When it comes to singin’, ridin’, and ropin’ cowboys in the Boston area, even though there haven’t been a lot of them, Rexford Trailer (1928-2013) was the king. The Texas native is best known in these parts for creating and hosting the Western-flavored kids variety show “Boomtown,” which ran Saturdays and Sundays on WBZ from 1956-1974. But Trailer had a lot of experience before that gig. Growing up near Fort Worth, he did some trick riding, and worked with ropes and bullwhips on the rodeo circuit as a teen. A cowboy named Bob Layman taught him to play guitar and call square dances, and Trailer soon formed a band called the Ramblin’ Rustlers, covering country tunes. When he was 18, he traveled with the rodeo to New York, where he met Western character actor Gabby Hayes at Madison Square Garden. Hayes became a mentor, first having Trailer entertain kids at his summer camp, then suggesting that if he was set on a show business career, he should stick with performing for kids, which seemed to come naturally. A brief time as a Saturday morning cowboy host in New York on the Dumont network led to a 5-year stint hosting and singing songs on a number of Western shows for Westinghouse Broadcasting in Philadelphia. A job offer in Boston led to the creation of “Boomtown.” Trailer would open each show by riding in on his white-maned palomino Goldrush (his horse in Philadelphia was Bamboo), and there would always be time for a song or two, accompanying himself on his big Gibson SJ-200 guitar. He was already well acquainted with country music, but was turned on to bluegrass when he discovered the Boston-based Charles River Valley Boys, whose mandolinist, Joe Val, was a regular guest on “Boomtown.” Trailer also wrote a lot of songs, among them the theme song for “Boomtown,” “Lovin’ You Is Like a Rodeo,” “It’s Your Dog,” “Hoofbeats,” “and “Cowboys Don’t Cry.” Those last two were the A and B sides of an ABC-Paramount 45 Trailer recorded in 1955. After “Boomtown’s” run, Trailer briefly hosted the TV show “Earth Lab,” then went on to create Rex Trailer Video Productions in Waltham, and teach television performance and production at Emerson College. In 1960 he made the album “Country and Western” on the Crown label. He was admitted into the Massachusetts Country Music Hall of Fame in 2000, and the Massachusetts Broadcasters Hall of Fame in 2007.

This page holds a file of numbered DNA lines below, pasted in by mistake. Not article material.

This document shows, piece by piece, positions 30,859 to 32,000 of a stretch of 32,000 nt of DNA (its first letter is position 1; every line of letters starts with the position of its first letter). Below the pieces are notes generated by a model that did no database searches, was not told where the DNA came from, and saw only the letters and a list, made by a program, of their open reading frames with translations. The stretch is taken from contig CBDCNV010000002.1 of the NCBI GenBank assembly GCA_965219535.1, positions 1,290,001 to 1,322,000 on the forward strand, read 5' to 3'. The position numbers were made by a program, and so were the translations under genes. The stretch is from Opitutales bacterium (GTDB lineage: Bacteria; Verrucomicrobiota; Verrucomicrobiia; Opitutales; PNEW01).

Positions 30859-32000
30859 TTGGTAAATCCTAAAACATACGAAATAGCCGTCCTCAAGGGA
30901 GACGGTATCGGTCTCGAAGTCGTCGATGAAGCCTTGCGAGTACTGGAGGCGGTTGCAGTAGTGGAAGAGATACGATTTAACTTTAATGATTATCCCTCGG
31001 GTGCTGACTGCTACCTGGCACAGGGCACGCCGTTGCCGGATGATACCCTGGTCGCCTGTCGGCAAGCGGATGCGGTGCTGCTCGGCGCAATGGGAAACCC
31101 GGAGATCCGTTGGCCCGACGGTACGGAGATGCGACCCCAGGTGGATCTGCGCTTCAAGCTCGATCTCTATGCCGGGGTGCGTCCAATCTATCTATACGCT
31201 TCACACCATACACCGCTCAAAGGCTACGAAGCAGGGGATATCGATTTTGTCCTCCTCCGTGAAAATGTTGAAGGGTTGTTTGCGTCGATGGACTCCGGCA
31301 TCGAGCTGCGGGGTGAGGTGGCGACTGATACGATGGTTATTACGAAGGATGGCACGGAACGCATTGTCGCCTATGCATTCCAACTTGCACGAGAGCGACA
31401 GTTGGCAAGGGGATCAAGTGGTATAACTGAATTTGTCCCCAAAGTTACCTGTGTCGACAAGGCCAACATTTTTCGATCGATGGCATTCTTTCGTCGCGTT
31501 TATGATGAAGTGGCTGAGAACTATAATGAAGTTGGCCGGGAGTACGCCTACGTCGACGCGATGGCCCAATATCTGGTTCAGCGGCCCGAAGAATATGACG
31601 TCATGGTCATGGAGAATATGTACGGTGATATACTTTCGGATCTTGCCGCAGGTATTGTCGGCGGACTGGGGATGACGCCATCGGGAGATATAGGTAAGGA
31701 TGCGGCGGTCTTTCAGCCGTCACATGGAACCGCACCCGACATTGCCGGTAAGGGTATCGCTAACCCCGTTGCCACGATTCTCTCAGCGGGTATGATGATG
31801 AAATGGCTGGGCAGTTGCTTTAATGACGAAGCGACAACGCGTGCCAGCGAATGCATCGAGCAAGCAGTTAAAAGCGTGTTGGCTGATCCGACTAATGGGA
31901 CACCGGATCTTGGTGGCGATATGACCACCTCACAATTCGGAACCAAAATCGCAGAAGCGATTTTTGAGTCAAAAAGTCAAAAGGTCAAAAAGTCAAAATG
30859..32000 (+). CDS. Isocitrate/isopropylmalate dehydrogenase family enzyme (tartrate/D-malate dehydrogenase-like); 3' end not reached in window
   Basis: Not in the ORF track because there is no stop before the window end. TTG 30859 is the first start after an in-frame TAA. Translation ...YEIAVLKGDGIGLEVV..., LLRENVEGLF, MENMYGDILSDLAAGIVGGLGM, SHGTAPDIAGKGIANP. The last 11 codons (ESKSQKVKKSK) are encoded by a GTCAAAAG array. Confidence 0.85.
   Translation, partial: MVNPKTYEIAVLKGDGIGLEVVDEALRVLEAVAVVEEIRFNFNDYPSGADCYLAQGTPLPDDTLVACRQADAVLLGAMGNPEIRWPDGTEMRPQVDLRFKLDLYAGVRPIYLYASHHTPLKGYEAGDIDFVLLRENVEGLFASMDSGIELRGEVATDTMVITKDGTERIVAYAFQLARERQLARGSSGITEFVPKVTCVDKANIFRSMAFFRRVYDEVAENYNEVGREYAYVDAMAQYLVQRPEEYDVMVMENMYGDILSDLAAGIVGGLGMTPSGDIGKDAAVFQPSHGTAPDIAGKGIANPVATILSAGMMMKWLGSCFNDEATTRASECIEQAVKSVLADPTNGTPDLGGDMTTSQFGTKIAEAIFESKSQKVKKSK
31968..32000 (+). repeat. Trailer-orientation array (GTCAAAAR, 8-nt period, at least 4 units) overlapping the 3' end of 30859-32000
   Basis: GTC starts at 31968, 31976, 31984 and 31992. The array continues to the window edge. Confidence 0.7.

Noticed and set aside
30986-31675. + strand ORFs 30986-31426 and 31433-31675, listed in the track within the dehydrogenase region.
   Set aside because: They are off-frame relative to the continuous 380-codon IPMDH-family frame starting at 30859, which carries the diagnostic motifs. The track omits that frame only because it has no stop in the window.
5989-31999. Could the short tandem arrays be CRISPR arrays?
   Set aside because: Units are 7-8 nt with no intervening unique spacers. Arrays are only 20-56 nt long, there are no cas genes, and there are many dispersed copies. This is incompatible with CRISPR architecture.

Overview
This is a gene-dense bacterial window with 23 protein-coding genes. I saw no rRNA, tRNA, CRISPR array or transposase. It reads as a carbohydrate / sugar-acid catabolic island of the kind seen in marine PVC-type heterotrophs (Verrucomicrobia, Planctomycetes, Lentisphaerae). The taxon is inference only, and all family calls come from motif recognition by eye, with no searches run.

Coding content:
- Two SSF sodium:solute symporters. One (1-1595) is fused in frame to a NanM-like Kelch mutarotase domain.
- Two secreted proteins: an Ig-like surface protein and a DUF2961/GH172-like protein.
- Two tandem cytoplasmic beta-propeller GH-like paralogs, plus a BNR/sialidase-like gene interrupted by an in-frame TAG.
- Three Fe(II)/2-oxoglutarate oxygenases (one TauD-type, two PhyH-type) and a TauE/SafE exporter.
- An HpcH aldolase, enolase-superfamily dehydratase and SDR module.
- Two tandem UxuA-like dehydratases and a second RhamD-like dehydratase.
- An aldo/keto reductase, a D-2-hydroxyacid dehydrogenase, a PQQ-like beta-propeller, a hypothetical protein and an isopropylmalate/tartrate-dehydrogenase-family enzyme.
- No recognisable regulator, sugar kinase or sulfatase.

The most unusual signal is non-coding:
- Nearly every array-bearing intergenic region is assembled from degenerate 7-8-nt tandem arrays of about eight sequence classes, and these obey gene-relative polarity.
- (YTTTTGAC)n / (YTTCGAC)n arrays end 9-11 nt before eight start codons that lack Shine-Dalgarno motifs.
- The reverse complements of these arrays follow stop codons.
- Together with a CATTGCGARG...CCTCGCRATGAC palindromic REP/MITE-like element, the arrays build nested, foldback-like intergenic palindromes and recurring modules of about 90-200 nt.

(by Ed Symkus)